As far as how digital play might play a role in restructuring how we structure learning, I am sure that it will in some way. More learning is taking place now via games and reward/achievement systems than ever before. More research is taking place on how the reward centers of the brain might be harnessed to improve learning outcomes, too. My concern about these developments is three fold. First, we need qualitative alongside quantitative assessment of student learning outcomes, and we need to be a part of the process that develops the implementation of these pedagogical methods instead of having them imposed from less qualitative disciplines. Second, we cannot ignore the material conditions of our students and their access to technology that supports studying digital play. Also, we cannot assume anything about our students’ backgrounds and experiences that inform their engagement with digital play. Third, we cannot ignore the material conditions of the faculty who design, implement, and improve gamification of learning environments. Faculty cannot be exploited to pursue the next buzz-worthy wave of digital pedagogy.

Finally, I think the most important lesson for all involved—faculty, students, and the public—is that, like The Beastie Boys, we are not bound by our initial conditions. M.C.A. and his band mates Ad-Rock (Adam Horovitz) and Mike-D (Michael Diamond) became who they are through learning and experience. In 1986 when their first major album License to Ill was released, they were disrespectful towards women and LGBTQ people, but they became inclusionary over time—admitting to past mistakes and misjudgments and working to put things right through their rhymes, public work, and open acknowledgments. For example, Ad-Rock published an open letter to the gay and lesbian community in Time Out New York on December 16, 1999, in which he wrote, “There are no excuses. But time has healed our stupidity. … We hope that you’ll accept this long overdue apology” (qtd. in MTV News Staff par. 1). The Beastie Boys can serve as an exemplary model for how we should all aspire to be—permit ourselves to change our minds based on new evidence, connect with people who we might not have made connections with before, attempt to understand others who we might believe are different than ourselves, welcome others, and finally, encourage others to follow our example and actions as inclusive teachers, designers, makers, players, and critics.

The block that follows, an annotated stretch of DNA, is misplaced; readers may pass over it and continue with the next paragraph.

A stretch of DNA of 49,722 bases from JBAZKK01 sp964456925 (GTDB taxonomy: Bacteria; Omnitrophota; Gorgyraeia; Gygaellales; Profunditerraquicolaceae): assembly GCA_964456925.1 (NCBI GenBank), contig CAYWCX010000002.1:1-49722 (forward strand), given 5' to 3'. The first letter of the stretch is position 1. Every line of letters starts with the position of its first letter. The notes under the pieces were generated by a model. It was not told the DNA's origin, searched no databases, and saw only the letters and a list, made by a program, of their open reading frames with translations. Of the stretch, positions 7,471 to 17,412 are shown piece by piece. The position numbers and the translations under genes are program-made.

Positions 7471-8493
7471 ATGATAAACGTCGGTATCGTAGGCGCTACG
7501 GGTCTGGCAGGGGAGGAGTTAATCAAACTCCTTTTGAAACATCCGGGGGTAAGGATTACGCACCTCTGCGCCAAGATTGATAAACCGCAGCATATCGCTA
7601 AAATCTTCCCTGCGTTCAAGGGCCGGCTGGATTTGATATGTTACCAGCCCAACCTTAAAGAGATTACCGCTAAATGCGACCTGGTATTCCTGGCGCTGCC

Works Cited

The Beastie Boys. “It Takes Time to Build.” To the 5 Boroughs. Capital, 2004. MP3.

—. “Sure Shot.” Ill Communication. Capital, 1994. MP3.

Bracher, Mark. “Teaching for Social Justice: Reeducating the Emotions Through Literary Study.” jac 26.3-4 (2006): 463-512. Web. 14 Oct. 2014.